• Covert communication
  • Hiding sensitive information
  • Evading digital forensics
  • Hiding malicious software

Advantages of steganography:

Covert communications in the open: You can hide messages within carrier data to covertly communicate with someone else across an open medium like the Internet or social media.
Difficult to detect: Unless you know what you are looking for, steganography is near impossible to detect by third-party observers.
Versatile: Steganography can hide data in text, audio messages, video, computer files, and within network communication.
Compatible with other security measures: Steganography can be used with other security measures to add extra protection to sensitive data (e.g., combining steganography with encryption).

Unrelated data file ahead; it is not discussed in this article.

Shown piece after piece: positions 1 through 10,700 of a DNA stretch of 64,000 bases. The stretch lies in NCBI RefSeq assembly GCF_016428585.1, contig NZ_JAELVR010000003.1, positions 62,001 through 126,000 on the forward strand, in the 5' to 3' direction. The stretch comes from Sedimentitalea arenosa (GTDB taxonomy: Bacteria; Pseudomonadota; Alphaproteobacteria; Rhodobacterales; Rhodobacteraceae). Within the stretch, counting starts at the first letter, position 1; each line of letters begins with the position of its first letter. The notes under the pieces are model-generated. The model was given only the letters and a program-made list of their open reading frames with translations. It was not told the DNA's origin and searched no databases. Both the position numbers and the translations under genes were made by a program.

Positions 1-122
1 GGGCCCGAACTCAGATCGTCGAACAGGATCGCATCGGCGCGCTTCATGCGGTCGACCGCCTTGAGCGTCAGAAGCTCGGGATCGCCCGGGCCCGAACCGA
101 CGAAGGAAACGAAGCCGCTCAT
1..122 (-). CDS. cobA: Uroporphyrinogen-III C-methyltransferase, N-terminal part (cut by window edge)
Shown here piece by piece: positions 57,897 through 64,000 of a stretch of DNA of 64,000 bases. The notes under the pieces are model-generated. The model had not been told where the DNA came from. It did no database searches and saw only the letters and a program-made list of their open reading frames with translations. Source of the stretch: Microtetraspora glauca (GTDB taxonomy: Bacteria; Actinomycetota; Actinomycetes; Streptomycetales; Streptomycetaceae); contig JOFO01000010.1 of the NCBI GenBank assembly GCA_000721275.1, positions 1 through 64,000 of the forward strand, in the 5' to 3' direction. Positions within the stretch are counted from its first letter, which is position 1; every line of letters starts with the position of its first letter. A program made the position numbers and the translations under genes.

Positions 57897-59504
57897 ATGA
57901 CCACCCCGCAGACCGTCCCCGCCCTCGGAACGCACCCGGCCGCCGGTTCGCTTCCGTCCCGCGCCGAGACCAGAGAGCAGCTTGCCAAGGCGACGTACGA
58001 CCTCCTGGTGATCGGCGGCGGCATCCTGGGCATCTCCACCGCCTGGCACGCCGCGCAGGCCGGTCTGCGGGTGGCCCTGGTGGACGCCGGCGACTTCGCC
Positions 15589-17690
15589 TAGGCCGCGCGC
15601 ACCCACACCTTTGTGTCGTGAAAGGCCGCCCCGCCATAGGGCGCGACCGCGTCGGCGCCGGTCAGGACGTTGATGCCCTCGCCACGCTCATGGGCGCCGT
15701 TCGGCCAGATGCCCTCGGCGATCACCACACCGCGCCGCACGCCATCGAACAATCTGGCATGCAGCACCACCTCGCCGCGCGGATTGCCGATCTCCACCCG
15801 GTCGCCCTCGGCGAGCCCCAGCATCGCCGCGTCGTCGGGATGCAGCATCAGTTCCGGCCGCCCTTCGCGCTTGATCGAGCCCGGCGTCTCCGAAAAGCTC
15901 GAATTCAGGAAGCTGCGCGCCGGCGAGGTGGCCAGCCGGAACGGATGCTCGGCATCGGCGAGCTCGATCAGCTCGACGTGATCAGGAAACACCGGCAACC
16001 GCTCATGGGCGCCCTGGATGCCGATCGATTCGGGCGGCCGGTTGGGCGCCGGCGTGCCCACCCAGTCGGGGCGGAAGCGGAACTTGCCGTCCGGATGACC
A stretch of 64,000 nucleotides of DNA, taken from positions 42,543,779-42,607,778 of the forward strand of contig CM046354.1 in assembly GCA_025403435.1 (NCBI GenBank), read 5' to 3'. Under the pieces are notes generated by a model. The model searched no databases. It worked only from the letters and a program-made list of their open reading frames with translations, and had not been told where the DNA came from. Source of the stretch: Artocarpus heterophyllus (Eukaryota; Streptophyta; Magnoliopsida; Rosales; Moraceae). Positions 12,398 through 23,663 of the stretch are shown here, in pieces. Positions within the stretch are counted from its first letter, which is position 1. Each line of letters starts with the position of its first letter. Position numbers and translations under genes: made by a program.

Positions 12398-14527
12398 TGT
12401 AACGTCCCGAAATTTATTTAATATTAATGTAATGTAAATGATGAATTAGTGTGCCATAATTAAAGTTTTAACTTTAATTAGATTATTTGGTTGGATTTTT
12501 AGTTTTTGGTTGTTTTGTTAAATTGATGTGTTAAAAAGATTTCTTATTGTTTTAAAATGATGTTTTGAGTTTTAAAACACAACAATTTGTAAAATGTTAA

Disadvantages of steganography:

Limited capacity: There is a limit on the size and complexity of the information you can hide in carrier data until it is significantly altered and becomes suspicious.
Can be detected: Steganography can be detected, and the hidden message can be exposed if the third party knows the indicators to look for or uses steganography detection tools.
Complex to implement: Implementing steganography can be difficult and usually requires specialized tools.
Can be abused: Steganography can be used by criminals to engage in illicit activity, such as covertly communicating criminal acts, smuggling and extracting sensitive information, and hiding malware.

Types of Steganography

You can discretely hide a message in text, audio messages, video, computer files, and within network communication. Each medium can conceal a hidden message among a sea of carrier data.

Text Steganography